Thursday, September 29, 2011

Damascus Resident Beat Workzone Camera Ticket

Ridge Road speed limit sign placed far from the side of the road
In an August 29 court hearing an attorney from Damascus successfully beat a speed camera ticket issued by Montgomery County at 27000 block of Ridge Road in Damascus.  

Mr Layer made several points in his defense relating to the restrictions on both 'residential zone' speed cameras and workzone speed cameras under state law.  In addition, he also argued that, based on the speed camera photos, that it was a construction zone, which could clearly be seen, which could have obstructed signage and arguably made the site a 'workzone speed camera' which is only permitted on highways with speed limits of 40mph or greater.  It was notable that after the lanes were shifted for the construction the sign for the 30mph speed limit was located 20 feet away from the side of the road where it was no longer clearly visible and could easily have been concealed by construction signage or equipment at any given time.  The speed limit on ridge road is 40mph a short distance from the cameras.

In a March story in the Gazette, Captain Tom Didone, head of the Montgomery County Police Department Traffic Division, agreed Mr Layer 'had a point on the signs' and conceded that one of the signs had been removed by the company doing the construction.  "I want to personally thank the gentleman for bringing that to our attention." Captain Didone stated to the Gazette.

In court, the county claimed that the machines are inspected by police daily and that the device had been re-calibrated to target vehicles in the shifted lanes, however they provided no documentation to prove such a recalibration took place.  Despite these daily inspections, nobody noticed the problems with the signage.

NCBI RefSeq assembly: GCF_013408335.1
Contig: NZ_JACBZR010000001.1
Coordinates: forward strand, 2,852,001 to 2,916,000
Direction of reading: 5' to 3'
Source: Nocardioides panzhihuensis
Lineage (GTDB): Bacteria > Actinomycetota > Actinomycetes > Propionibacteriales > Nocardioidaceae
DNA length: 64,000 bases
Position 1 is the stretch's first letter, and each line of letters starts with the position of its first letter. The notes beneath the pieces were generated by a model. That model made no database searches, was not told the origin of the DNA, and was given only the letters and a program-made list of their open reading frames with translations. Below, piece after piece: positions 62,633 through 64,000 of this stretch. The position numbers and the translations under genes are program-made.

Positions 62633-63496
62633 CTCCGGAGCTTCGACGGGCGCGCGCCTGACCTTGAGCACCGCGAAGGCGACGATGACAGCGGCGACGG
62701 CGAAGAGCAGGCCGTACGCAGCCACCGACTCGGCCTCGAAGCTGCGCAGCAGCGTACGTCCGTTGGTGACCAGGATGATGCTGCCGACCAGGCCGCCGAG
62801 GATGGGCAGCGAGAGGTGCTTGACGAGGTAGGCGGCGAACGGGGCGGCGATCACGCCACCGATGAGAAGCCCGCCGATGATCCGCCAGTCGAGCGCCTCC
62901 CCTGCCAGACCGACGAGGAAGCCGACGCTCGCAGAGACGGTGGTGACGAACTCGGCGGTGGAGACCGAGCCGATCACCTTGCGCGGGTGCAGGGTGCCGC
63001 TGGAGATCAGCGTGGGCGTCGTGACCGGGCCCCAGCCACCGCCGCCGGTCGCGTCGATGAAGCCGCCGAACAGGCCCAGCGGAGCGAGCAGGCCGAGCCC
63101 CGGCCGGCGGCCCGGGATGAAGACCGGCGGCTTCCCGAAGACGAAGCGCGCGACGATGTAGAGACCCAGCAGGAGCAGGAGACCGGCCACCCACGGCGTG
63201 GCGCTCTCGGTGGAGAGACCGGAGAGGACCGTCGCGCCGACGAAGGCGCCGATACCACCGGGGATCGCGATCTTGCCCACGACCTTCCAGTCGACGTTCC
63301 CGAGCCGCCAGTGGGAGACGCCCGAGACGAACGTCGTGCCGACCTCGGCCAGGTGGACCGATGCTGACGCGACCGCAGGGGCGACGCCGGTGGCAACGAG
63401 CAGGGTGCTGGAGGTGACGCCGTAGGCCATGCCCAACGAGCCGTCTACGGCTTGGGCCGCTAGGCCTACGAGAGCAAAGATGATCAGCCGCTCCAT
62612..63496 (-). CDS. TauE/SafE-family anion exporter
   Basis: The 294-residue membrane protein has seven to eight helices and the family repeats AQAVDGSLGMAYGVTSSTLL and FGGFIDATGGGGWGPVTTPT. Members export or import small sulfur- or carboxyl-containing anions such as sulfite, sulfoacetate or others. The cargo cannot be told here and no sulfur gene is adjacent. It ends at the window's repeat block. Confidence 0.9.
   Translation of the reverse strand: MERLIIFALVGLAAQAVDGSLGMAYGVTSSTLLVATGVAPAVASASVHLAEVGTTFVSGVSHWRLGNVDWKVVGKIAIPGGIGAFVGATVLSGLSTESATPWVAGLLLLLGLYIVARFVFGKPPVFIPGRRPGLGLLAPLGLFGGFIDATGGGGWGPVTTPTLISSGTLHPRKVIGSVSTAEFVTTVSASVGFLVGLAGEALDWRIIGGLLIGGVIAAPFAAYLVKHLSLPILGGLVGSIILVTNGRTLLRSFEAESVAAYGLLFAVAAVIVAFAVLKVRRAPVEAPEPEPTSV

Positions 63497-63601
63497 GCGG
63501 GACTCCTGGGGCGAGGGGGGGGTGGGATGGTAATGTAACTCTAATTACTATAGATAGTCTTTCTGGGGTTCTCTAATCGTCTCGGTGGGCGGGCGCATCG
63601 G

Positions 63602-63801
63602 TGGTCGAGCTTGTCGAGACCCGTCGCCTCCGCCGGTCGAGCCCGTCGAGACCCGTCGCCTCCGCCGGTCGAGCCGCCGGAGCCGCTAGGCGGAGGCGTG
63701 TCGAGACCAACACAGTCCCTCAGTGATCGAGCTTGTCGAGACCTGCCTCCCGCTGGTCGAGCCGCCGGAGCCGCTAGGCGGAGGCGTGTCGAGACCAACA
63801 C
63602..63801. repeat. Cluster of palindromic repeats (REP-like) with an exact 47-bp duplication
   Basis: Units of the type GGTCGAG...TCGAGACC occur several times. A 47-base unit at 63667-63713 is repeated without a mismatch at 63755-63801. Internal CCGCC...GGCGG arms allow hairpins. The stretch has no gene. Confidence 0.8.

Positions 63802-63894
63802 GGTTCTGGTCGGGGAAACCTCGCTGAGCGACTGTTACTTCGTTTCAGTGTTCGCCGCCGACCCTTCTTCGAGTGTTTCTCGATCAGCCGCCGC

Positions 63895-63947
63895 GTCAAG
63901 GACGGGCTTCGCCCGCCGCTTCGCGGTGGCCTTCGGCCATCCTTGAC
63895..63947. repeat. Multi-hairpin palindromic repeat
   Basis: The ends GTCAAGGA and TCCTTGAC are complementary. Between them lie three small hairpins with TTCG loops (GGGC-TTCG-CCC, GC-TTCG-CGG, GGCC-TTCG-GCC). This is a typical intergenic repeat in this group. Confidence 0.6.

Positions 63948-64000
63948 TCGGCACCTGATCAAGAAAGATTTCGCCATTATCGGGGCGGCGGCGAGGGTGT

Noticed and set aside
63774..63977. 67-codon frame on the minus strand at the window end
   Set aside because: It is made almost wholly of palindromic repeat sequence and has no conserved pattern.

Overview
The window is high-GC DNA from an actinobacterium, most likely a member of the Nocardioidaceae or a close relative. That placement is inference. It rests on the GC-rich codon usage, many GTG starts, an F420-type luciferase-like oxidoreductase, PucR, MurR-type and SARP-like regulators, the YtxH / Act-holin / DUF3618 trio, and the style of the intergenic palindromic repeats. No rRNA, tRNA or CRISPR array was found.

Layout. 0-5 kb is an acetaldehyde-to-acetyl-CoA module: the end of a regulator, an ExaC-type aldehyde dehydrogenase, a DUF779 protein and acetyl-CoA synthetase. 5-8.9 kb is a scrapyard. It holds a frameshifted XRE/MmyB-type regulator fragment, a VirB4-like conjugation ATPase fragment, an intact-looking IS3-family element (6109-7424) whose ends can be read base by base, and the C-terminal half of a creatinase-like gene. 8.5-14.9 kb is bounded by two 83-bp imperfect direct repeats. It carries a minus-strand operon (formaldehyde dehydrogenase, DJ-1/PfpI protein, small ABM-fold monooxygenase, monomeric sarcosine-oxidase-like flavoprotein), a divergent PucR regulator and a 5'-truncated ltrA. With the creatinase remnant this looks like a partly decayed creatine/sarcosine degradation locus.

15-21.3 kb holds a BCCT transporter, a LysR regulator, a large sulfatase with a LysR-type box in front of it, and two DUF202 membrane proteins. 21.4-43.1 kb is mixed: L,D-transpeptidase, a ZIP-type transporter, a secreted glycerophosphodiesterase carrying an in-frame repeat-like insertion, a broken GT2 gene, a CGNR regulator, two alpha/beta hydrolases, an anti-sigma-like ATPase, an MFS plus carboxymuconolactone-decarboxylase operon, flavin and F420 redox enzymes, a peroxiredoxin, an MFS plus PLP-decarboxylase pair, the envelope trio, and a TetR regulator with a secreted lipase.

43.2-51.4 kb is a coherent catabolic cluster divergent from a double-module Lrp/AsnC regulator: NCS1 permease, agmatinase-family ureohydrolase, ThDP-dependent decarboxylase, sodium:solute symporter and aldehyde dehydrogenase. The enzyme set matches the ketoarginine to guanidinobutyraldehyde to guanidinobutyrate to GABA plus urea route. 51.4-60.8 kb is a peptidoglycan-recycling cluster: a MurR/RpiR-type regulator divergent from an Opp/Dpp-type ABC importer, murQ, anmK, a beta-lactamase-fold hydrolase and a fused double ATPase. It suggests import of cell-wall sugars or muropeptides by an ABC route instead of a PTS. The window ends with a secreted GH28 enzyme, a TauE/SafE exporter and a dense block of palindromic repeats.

The Gazette reported that the county gave them the following number of citations issued from these cameras in each of 2010 and 2011:
-January-February 2010 — 1,381
-January-February 2011 — 1,586
This shows that the camera issuing the ticket in this location saw a 14.8% increase in citations from January 2010 to January 2011 (after the signage was changed), whereas the normal trend is for citations to decrease at fixed pole cameras as local residents learn about the camera locations.

The county willing turned over that data to a newspaper which is generally friendly to their positions.  However Mr Layer stated to us that he had requested discovery and filed a Maryland Public information Act request (Maryland's equivalent to the Freedon of Information Act) with Montgomery County for information he sought for defense against his $40 ticket, and the county demanded a more than $1000 payment for access to those public records.  He stated that was unable to spend the time contesting the $1000 fee in court.   

By the way, is still waiting for Montgomery County to provide an explanation for the >$43,000 fee they demanded before they would even begin to look for records (involving  an unrelated situation) which we requested under the MPIA in January.  One might ask whether the county's fee structure for public record requests is inversely proportionate to how friendly the requester is to the county's position?